Monday, September 25, 2006
I have to start checking the extended forecast
Sauerkraut and Sausage
Southern Living Slow-Cooker Cookbook Copyright 2006
1 (32-ounce) jar sauerkraut
3 large garlic cloves, pressed I just peeled the cloves and added them
1 onion, chopped
1 large Granny Smith apple, peeled and coarsely chopped
¾ cup apple cider
2 tablespoons dark brown sugar
1 tablespoon white vinegar
1 teaspoon caraway seeds
½ teaspoon salt
½ teaspoon freshly ground pepper
1 (14-ounce) package smoke beef sausage, cut into 2-inch pieces I used turkey kielbasi
Combine first 10 ingredients in a 3-quart slow cooker. Add sausage. Cover and cook on LOW 7 hours.
Makes 4 servings.
Last Wednesday, when I was planning this week's menu, a cold front had just come through. I thought that fall had finally arrived and I selected a few cool weather recipes. Well, summer wasn't quite finished and the temps have creeped back up into the 70s. I should be grilling, but I'm sticking to the menu.
Being of Polish ancestry, this type of dish is no stranger to me. Although, if my mother had put this together it wouldn't have included caraway seeds, apples, apple cider and probably not even garlic or brown sugar. But you know, it would have been good even without all the extras. A good smoked sausage cooked with just good kraut and onions is still pretty flavorful.
I wasn't sure if I should rinse the cabbage or not. The instructions didn't mention it and the package didn't mention it. I know some people do rinse it but I didn't. The kraut was a bit on the tart side but that's what the mashed potatoes are for - to balance out the tartness of the sauerkraut.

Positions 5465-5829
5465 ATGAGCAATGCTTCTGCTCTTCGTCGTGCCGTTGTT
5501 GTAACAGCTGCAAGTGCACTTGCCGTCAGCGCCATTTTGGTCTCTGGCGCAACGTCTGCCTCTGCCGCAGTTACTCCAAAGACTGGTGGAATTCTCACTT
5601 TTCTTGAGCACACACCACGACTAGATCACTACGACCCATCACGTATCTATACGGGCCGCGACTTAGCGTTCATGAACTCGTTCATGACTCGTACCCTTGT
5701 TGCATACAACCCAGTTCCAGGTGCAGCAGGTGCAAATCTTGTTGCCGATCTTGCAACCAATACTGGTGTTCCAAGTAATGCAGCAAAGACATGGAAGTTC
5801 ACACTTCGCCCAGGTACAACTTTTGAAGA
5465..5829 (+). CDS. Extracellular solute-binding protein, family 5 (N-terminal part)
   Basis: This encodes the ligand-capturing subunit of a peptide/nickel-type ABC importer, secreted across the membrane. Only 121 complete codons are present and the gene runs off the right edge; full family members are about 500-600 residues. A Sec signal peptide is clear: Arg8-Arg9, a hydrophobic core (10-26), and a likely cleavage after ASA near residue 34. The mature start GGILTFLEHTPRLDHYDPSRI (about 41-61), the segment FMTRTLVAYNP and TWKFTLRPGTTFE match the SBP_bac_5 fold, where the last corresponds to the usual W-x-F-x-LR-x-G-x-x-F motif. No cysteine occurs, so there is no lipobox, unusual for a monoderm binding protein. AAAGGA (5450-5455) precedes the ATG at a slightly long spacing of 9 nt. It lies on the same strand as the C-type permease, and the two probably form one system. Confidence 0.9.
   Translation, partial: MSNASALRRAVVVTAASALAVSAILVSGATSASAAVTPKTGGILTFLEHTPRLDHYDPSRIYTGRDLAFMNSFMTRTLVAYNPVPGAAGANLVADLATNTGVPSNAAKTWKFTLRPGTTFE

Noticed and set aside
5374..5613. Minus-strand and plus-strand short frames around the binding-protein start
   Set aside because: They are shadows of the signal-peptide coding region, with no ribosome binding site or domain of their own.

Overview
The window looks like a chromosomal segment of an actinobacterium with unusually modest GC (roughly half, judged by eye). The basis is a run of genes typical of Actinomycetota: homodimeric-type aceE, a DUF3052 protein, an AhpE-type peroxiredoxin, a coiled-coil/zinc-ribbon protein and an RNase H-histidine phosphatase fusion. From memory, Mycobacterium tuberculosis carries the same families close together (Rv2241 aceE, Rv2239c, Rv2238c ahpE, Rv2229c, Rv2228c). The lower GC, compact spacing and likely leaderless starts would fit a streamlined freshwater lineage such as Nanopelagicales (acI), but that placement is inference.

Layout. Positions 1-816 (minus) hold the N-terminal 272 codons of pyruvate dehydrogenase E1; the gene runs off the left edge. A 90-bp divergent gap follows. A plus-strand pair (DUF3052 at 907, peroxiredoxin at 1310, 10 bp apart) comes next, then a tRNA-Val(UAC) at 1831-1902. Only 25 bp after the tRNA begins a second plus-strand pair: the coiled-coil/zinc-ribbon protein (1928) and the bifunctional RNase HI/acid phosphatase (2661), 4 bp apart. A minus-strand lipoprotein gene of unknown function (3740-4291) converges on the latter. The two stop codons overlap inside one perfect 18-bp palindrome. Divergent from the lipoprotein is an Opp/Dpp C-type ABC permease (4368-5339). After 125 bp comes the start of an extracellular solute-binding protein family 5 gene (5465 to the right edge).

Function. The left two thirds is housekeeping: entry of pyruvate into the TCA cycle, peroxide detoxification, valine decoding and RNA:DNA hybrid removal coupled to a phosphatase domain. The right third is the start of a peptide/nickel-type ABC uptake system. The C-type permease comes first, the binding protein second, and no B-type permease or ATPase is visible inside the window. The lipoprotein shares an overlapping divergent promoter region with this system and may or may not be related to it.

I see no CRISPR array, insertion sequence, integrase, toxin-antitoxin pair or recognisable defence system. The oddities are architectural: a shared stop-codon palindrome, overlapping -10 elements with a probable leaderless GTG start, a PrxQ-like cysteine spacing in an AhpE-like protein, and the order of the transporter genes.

This is my contribution to Sweetnick's ARF/5-A-Day Tuesdays. I just learned an interesting tidbit from the World's Healthiest Foods Site - "the breast cancer risk of Polish women triples after they immigrate to the U.S., rising to match that of U.S.-born women". Polish women who consumed 4 or more servings of cabbage or sauerkraut during adolescence,were 72 percent less likely to develop breast cancer as adults. So feed your young daughters lots of cabbage. You'll protect their health and their innocence (since after eating all that cabbage, boys probably won't want to get to close to them).
That statistic is kind of scary. Although I know that anyone can get breast cancer, I've always felt a bit of relief that there was no family history of it, yet my parents were the first generation raised outside of Poland. They still ate a lot of cabbage while growing up. I probably ate more than the average non-Polish American in my lifetime but not several times a week, not even every week.
Only one more week until the the drawing for the cookbook giveaway!
A Blast From The Past: Here's another good cabbage recipe, one for Cole Slaw from July 2006.
Question of the Day: Is there a history of breast cancer in your family?